Author Topic: Earth sheltered homes  (Read 29321 times)

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Gresford

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Earth sheltered homes
« on: September 20, 2005, 01:06:39 AM »
Does anyone have any experience with earth sheltered homes.  From what I have read this design seems to provide an optimal living space.  I have heard nothing but pros.  From passive heating/cooling provided by being under the earth to being resistant to man-made or natural disasters, these structures seem like the way to go.


What am I missing?

« Last Edit: September 20, 2005, 01:06:39 AM by (unknown) »

Volvo farmer

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Re: Earth sheltered homes
« Reply #1 on: September 20, 2005, 05:07:40 AM »
I think they're neat too. Here's why I think more people don't build them.


Cost of constuction is much more. To do it right, you need a LOT of reinforced concrete. It also has to be sealed up very well to keep water out. Many people with conventional basements have a problem with water infiltration, mold, etc. but they're not generally trying to live down there.


No windows, or possibly windows on only one side. Building codes require a window in every bedroom for fire egress. This complicates the floorplan. People generally like windows too, a house becomes a cave if you can't look outside.


And I'm not so sure burying your house in the earth is a good idea in earthquake country.

« Last Edit: September 20, 2005, 05:07:40 AM by Volvo farmer »
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rotornuts

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Re: Earth sheltered homes
« Reply #2 on: September 20, 2005, 03:44:58 PM »
It's not an absolut requirement but you should have sloping property to make it like a daylight basement.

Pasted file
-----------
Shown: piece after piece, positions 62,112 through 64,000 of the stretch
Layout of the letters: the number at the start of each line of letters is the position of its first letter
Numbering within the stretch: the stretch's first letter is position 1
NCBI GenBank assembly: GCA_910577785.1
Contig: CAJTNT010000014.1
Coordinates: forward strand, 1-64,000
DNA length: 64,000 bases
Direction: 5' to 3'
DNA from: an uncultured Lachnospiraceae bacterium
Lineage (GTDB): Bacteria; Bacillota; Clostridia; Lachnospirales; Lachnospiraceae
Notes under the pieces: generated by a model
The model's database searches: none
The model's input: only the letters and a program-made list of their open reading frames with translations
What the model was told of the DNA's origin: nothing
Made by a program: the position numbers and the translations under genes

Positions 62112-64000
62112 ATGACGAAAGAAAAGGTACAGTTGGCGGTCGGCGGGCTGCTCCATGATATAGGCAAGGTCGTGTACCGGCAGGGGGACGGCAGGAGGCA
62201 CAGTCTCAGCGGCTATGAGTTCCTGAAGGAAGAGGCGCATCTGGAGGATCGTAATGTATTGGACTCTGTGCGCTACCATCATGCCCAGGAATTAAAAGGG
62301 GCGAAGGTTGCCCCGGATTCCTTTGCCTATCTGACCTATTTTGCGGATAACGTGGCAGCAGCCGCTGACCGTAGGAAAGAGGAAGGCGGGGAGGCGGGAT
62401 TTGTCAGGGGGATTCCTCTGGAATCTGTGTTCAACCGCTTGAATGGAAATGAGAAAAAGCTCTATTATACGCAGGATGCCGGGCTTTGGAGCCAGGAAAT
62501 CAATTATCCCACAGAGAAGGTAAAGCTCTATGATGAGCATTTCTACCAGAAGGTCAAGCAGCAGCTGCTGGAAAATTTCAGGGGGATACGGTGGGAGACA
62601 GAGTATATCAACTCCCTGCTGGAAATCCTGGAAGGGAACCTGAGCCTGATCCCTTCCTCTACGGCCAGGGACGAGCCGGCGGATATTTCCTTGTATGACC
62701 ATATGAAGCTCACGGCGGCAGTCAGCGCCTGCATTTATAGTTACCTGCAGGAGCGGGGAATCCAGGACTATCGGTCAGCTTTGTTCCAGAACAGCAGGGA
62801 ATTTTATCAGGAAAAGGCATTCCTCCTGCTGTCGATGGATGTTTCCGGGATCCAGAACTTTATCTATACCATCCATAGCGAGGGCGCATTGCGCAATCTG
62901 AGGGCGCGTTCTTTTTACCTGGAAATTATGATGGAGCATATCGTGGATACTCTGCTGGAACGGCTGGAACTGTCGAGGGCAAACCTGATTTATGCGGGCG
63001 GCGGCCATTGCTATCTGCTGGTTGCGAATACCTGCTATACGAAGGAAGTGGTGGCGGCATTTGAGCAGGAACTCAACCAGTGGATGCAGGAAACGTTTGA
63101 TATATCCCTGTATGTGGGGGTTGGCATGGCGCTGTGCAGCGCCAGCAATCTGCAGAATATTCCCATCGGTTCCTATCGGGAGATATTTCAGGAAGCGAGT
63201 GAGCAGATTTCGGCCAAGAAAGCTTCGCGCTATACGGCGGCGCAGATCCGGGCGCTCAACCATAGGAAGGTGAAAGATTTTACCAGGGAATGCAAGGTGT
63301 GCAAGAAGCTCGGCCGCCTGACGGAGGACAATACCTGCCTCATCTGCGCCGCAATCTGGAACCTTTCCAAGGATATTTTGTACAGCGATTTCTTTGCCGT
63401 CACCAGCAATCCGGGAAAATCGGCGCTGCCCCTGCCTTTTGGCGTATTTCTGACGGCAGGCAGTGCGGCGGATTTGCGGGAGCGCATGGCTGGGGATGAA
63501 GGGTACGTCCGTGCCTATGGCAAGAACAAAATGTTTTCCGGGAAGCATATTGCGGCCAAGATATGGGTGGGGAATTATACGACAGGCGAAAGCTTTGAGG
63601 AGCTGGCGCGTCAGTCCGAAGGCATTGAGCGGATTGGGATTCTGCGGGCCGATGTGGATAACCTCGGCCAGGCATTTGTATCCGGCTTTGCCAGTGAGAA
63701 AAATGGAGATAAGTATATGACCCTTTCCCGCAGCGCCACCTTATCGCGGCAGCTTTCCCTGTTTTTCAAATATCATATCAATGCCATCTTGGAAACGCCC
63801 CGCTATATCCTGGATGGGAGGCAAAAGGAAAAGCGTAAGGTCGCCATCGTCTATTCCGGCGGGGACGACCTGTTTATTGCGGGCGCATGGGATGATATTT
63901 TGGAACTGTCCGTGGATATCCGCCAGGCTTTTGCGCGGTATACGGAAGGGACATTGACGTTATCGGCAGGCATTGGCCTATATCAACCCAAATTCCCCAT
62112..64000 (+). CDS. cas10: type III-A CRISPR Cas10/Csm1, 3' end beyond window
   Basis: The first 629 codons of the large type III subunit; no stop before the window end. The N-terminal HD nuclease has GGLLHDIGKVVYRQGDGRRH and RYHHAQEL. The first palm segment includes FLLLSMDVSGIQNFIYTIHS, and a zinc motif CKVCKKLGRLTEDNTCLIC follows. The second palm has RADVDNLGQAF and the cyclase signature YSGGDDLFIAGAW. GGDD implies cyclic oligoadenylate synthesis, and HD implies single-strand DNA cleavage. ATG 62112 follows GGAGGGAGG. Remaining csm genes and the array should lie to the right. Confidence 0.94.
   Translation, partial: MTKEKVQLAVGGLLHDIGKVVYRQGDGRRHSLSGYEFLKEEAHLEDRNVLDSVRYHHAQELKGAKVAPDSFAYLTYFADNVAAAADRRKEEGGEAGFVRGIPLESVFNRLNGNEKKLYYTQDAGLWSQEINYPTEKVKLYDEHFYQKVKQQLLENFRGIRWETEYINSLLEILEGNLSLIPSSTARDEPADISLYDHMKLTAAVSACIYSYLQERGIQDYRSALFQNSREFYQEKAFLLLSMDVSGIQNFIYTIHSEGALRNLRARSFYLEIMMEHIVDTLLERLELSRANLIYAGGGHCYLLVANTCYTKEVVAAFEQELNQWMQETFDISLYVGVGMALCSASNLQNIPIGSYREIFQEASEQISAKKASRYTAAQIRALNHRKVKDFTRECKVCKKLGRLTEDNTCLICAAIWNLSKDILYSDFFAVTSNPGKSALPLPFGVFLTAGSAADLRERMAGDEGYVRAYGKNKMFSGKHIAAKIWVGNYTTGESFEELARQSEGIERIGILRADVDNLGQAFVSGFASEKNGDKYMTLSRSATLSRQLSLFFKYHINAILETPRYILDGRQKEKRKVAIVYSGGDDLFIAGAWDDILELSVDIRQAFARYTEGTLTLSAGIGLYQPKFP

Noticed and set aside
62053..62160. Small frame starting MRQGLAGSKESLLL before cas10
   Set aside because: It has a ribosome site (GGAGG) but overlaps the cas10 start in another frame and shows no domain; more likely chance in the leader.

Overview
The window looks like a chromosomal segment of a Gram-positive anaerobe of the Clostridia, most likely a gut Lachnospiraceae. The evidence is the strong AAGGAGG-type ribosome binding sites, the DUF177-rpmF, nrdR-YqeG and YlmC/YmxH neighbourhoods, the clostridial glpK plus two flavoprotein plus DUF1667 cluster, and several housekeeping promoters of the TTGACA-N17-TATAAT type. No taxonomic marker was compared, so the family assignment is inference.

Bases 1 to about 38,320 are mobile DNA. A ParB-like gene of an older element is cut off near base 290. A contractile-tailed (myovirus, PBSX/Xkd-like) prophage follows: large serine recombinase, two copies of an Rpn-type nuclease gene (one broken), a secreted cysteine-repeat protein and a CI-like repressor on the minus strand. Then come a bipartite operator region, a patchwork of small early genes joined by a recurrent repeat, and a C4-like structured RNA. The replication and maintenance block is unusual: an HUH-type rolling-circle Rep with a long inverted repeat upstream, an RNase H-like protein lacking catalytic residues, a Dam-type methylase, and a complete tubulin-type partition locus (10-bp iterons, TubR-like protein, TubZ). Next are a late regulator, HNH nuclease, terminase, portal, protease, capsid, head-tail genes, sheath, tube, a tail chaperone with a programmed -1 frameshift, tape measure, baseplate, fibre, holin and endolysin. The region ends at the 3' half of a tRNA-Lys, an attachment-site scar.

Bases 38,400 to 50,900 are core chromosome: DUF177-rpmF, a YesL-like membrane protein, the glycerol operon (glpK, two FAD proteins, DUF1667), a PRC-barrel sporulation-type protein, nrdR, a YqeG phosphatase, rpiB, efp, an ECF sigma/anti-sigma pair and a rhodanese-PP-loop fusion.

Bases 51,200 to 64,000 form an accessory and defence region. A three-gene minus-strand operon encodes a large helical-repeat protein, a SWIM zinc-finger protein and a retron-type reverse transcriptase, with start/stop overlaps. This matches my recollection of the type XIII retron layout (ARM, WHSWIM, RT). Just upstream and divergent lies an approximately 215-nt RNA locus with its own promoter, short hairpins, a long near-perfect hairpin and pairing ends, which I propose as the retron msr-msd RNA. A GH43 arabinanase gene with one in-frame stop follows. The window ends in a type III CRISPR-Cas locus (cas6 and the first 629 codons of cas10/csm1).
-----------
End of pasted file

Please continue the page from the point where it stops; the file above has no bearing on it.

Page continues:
I think it would be cheaper or at least comparable, never priced one out.


Mike

« Last Edit: September 20, 2005, 03:44:58 PM by rotornuts »

Breaking Wind

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Re: Earth sheltered homes
« Reply #3 on: September 20, 2005, 03:49:14 PM »
I like the earth shelters as well.  I suggest performing a web search for "subterranean living" to find out more.  I have also been researching monolithic dome homes.  If you're interested, go to www.monolithic.com for more info.  I read on their website that the cost of building a monolithic home is comparable to building a HIGH QUALITY conventional house.  Here is my attempt at paraphrasing their reasoning and difference between low and high quality conventional housing...


When a conventional house is being built, you have two opposing forces that dictate the quality of the house: the home owner trying to get the most house for the least amount of money, and the home builder trying to make the most profit without sacrificing too much quality.  If the home owner decides that he wants the house to be built "cheaper," then the builder will simply "skimp" on either materials or construction method....and you run the risk of ending up with a house like mine....where the skylights leak and the studs are 24" on center.  


With monolithic domes (and I'm sure subterranean structures), the construction method is such that the builder really can't "skimp" on the materials and/or the way it's built.  They are really only built one way.....high quality.


Most people think of domes as simplistic structures that have very little architectural detail but I disagree.  Check out the "Designers" section on the monolithic dome site above.  Here is one specifically that I looked at today that I thought was interesting.  This company has some great artistic vision with concrete domes (www.cloudhidden.org).  You may be able to approach someone in the dome world to help with theh subterranean living idea.


- Side Note:  I shouldn't complain too much about the skylights originally installed in my house.  It's been twenty years since they were installed so they've done their job.  However, when we took them out to replace them, we realized that they were actually sliding glass doors without the hardware (the builder took a shortcut during the construction and saved some money by installing glass doors instead of skylights).  Frankly, I'm shocked they lasted as long as they did.